The Downs’ Infertility Story: When give it time… i
The Downs’ Infertility Story: When give it time… i
95Days to go
Elizabeth Thomas is organizing this fundraiser.
My name is Elizabeth (38), and I am married to Justin (34). I suffer from poly cystic ovarian syndrome (PCOS). Polycystic ovary syndrome (PCOS) is a problem with hormones that happens during the reproductive years. With PCOS, many small sacs of fluid develop along the outer edge of the ovary. These are called cysts. The small fluid-filled cysts contain immature eggs. These are called follicles. The follicles fail to regularly release eggs. The exact cause of PCOS is unknown.
I want to preface this by saying what many readers may not already know. I do not have any children yet and I will be 39, yes, my biological clock is ticking and it’s damn near in overdrive! However, I wanted to be open about what is going on with me, so that others who are struggling would know they aren’t alone. I plan to document the process from here on out because it has been a very big struggle for Justin and I over the last 9 years; as this has become a large part of our life. Justin and I will be married for 9 years in May of 2023 but have been together for 12 years. Many people who know Justin and I, know us as each other’s person, a fun couple, a good time is always to be had, but love each other like Bonnie and Clyde.
A stigma, financial strain, and embarrassment of infertility has plagued me for almost 9 years! I had been so upset at times, that I could not keep from stressing out about not getting pregnant, while my biological clock keeps ticking away. These feelings have caused so much distress in my own life that I never really could ask anyone for support because a NO LIMIT SOLDIER always feels like she has this!
Again, I am opening-up about this because I now know this NO LIMIT SOLDIER needs assistance. I am also doing it now, because others can benefit from hearing my story and may be able to relate to and understand the ups and the downs, as some people have thanked me recently for being open and transparent about my journey. I need to bring awareness to what it feels like to live in infertile shoes. Grab a glass of wine or drink a little coffee because this is a long one! I’ll start from the beginning …
Initially, I wanted to focus on being newlyweds, and my professional goals. So, we weren’t in a rush and felt little pressure that year. In December 2014, I didn’t feel any pressure but was shocked I hadn’t gotten pregnant yet, those were the early days. Justin and I lived place to place like we were young kids and traveling a lot. Looking back, I’ll never regret this because it was such a fun time in our lives, and we had the chance to get to know each other as a married couple. We spent weekends doing pretty much whatever we wanted, and we figured there was no rush because pregnancy wouldn’t be tough, so we thought!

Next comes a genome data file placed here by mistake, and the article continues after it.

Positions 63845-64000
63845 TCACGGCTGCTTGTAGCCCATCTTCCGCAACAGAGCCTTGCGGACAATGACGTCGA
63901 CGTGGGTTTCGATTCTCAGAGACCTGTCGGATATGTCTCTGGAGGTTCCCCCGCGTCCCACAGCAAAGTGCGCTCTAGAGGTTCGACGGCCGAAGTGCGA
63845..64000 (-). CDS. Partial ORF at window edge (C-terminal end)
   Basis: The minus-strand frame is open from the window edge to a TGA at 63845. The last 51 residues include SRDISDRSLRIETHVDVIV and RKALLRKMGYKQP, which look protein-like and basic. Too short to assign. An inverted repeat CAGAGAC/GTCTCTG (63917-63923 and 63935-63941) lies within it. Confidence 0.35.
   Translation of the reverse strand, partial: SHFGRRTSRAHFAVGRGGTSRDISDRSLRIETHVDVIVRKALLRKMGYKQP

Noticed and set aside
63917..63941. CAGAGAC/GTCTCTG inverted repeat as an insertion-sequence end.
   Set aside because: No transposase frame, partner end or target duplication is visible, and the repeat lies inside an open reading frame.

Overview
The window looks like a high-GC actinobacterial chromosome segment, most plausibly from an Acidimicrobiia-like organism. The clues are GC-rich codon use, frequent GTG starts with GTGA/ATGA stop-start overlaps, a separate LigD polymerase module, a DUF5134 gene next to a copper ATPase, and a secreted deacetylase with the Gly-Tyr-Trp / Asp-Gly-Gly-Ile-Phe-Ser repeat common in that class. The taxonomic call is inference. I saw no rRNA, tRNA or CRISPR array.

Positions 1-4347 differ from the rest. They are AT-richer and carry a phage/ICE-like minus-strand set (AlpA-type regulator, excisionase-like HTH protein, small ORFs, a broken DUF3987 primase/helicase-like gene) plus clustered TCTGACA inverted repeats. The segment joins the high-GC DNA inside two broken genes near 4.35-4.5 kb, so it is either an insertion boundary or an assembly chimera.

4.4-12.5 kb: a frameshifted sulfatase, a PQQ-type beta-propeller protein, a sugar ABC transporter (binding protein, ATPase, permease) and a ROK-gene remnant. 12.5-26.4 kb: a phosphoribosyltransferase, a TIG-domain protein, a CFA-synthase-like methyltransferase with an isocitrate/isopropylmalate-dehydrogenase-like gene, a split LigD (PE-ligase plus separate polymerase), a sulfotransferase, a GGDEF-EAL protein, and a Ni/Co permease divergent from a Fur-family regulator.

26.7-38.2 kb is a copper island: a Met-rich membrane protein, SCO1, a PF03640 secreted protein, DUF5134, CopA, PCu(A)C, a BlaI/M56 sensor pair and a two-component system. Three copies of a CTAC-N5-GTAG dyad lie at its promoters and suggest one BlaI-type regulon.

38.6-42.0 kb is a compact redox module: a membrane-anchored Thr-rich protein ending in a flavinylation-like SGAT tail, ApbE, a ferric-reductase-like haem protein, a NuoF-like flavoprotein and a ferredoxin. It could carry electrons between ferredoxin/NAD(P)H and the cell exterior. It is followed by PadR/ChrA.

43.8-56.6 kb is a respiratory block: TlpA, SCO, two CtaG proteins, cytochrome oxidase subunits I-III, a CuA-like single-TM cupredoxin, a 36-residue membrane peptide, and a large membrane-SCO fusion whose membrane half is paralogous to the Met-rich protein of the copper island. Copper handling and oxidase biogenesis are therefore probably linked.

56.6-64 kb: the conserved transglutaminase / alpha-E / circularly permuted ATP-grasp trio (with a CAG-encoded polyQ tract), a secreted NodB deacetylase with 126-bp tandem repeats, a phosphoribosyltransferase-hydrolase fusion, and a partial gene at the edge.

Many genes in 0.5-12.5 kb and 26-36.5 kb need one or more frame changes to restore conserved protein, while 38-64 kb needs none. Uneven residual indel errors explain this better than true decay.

The waiting and wanting begins…
And then one day Justin and I decided we wanted a baby. When I want something bad enough, everyone knows that I will have it… be, do, have! If I want it, it consumes me. I wanted a baby BADLY.
I had always pictured myself as a parent with four children. The prospect of combining my genes with Justin’s and creating a little life was so exciting to me. The timing felt right in 2015. I felt excited to be a mom ready to put someone else’s needs above mine, and though I had all the natural fears I was sure we were ready. So, we tried. I wasn’t worried. Again, I assumed it would happen somewhat quickly. After a couple of months of trying Justin reached out to someone who told us to speak to an OBGYN named Dr. Oliver, who was known to help women get pregnant.
Dr. Oliver asked me how was my job? At that time, I was working at a highly stressful job, so I said I was stressed. She said, “You cannot be stressed while trying to get pregnant, and you are still young so it may take a little time. I had my first baby at a later age myself,” she explained. She said, “Go see this cardiologist and calm down a bit, I’m going to give you a few pills to help you work on fertility at your next visit after I receive your blood work.”
A year of trying naturally with timed sex didn’t work with Dr. Oliver. She suggested I see an endocrinologist at Shady Grove Fertility clinic in 2016. I was asked to do a couple of medicated timed intercourse cycles again, which I expressed wouldn’t work because we had already tried it, yet again it didn’t work! Next, because I was under 35, and due to the type of insurance coverage I had, I had to complete a minimum of 3 cycles of IUI’s (Intrauterine Insemination). On the first two cycles I started to timeline in my head, plotted my maternity leave, and thought excitedly about whose wedding or what life events I’d be pregnant during, but to no avail. On my third time doing an IUI, I got more serious about our efforts. I started tracking my temperature daily and using ovulation kits. By now it was 2017, on this last cycle I experienced what people call a phantom pregnancy. With all the signs and symptoms of pregnancy, no menstrual cycle for three months, but ended up not being pregnant.